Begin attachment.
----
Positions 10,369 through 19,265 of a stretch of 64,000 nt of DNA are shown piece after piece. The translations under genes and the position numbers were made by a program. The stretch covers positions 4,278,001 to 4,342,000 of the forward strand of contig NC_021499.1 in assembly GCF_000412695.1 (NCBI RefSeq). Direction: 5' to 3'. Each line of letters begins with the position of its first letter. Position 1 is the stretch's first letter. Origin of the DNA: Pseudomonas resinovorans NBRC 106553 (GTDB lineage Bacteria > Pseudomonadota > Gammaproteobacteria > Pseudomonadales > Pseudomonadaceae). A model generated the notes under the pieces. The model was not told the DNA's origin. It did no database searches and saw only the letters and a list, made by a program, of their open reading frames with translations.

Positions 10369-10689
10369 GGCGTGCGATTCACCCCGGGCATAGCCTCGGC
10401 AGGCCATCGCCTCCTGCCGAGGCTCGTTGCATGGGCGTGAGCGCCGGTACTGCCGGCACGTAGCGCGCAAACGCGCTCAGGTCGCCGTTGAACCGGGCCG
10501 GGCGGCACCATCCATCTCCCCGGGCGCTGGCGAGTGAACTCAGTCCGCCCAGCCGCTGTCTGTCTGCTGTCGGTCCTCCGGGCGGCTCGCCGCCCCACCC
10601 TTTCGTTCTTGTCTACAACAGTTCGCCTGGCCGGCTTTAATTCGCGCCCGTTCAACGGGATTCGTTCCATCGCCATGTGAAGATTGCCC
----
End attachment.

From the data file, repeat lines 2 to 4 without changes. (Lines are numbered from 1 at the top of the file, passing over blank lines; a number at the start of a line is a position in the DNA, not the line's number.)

Positions 10369-10689
10369 GGCGTGCGATTCACCCCGGGCATAGCCTCGGC
10401 AGGCCATCGCCTCCTGCCGAGGCTCGTTGCATGGGCGTGAGCGCCGGTACTGCCGGCACGTAGCGCGCAAACGCGCTCAGGTCGCCGTTGAACCGGGCCG